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The Story of an African Farm, a novel
by Olive Schreiner
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From 500 Great Books by Women; review by Erica Bauermeister
Renowned as a pioneering effort of South African literature, The Story of An African Farm was a work strongly influenced by nineteenth-century British traditions, filled with extended philosophical discussions, characters reminiscient of Charles Dickens, and an almost complete silence on the issue of race relations. But for all its Victorian attributes, the novel is a landmark in many ways. First is the setting in the rural South African landscape which Olive Schreiner evokes in all its bleakness and beauty, a fitting backdrop for the spiritual and philosophical development of Lyndall and Waldo, two soulmates who unceasingly search for truth throughout their lives. Their quest is frustrated - in Lyndall's case by gender restrictions and for Waldo by social position. The novel is also significant for Lyndall's character. Her forthright feminism, her refusal to alter her principles and her determination not to marry her lover despite her pregnancy make her a noteworthy female character in nineteenth century literature. In the end, the book has an uneven quality, but it is important both for its place in literary history and for the moments when it soars in its descriptions and philosophical revelations. -- For great reviews of books for girls, check out Let's Hear It for the Girls: 375 Great Books for Readers 2-14.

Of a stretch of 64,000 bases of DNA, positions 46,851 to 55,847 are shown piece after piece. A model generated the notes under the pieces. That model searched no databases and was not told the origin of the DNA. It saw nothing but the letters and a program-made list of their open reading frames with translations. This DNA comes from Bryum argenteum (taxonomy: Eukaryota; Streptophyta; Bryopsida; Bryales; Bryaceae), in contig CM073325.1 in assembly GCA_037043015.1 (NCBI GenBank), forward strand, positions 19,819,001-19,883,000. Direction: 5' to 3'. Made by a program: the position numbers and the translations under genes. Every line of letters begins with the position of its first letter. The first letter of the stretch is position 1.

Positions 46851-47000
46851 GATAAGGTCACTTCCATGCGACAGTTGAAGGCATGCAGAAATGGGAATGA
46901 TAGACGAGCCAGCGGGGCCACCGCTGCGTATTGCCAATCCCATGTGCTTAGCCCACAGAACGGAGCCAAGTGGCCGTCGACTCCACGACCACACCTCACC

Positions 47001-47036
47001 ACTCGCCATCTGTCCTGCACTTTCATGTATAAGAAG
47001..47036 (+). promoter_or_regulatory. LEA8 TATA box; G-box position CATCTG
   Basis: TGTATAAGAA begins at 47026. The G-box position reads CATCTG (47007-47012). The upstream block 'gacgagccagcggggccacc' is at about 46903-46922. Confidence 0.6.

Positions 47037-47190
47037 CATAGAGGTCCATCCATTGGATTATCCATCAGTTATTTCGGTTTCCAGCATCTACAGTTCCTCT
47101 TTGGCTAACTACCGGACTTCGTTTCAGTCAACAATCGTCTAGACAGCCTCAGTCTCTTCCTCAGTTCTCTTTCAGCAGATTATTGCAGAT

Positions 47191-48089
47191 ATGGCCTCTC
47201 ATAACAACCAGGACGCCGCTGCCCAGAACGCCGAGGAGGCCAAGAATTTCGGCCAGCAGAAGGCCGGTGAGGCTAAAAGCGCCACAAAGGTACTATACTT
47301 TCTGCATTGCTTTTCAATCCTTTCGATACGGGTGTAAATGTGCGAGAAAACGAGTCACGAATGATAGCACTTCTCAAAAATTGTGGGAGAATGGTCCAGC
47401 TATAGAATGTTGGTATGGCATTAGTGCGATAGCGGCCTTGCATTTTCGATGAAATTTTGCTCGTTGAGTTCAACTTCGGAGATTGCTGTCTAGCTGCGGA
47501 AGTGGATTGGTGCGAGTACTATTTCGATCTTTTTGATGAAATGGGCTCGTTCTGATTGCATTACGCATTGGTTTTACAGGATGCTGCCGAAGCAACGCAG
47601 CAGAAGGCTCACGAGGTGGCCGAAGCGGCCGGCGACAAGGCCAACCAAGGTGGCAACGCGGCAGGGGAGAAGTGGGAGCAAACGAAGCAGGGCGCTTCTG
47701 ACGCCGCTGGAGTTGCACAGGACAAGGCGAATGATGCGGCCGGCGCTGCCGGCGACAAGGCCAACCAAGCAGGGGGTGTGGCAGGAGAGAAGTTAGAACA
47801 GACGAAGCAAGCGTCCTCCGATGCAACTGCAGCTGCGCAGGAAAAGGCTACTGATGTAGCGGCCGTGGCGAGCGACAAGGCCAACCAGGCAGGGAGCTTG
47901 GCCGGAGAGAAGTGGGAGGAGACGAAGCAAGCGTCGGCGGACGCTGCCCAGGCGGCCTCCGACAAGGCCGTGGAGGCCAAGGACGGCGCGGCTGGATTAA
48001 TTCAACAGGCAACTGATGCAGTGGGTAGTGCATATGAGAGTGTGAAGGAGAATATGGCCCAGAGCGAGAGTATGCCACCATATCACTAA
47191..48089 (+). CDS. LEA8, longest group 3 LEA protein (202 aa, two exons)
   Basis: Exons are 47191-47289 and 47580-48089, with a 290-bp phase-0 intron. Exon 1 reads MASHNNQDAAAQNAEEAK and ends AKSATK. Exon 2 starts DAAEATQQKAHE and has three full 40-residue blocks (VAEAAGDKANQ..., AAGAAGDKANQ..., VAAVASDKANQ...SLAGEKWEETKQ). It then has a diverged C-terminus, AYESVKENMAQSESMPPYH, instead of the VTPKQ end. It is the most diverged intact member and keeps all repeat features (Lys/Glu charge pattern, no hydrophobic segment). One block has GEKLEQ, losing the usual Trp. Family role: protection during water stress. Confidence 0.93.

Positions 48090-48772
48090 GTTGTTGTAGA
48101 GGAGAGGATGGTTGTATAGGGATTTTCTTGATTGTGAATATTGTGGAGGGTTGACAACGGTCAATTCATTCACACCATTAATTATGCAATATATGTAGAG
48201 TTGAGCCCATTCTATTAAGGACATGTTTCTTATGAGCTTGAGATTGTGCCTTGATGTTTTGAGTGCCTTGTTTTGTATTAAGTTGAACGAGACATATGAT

Paula M. Krebs, Wheaton College
This edition is an important achievement.
The full African moon poured down its light from the blue sky into the wide lonely plain. The dry sandy earth with its coating of stunted karoo bushes a few inches high the low hills that skirted the plain the milk-bushes with their long finger-like leaves all were touched by a weird and an almost oppressive beauty as they lay in the white light.' (Excerpt from Chapter 1)
At last came the year of the great drought, the year of eighteen-sixty-two. From end to end of the land the earth cried for water. Man and beast turned their eyes to the pitiless sky, that like the roof of some brazen oven arched overhead. On the farm, day after day, month after month, the water in the dams fell lower and lower; the sheep died in the fields; the cattle, scarcely able to crawl, tottered as they moved from spot to spot in search of food.
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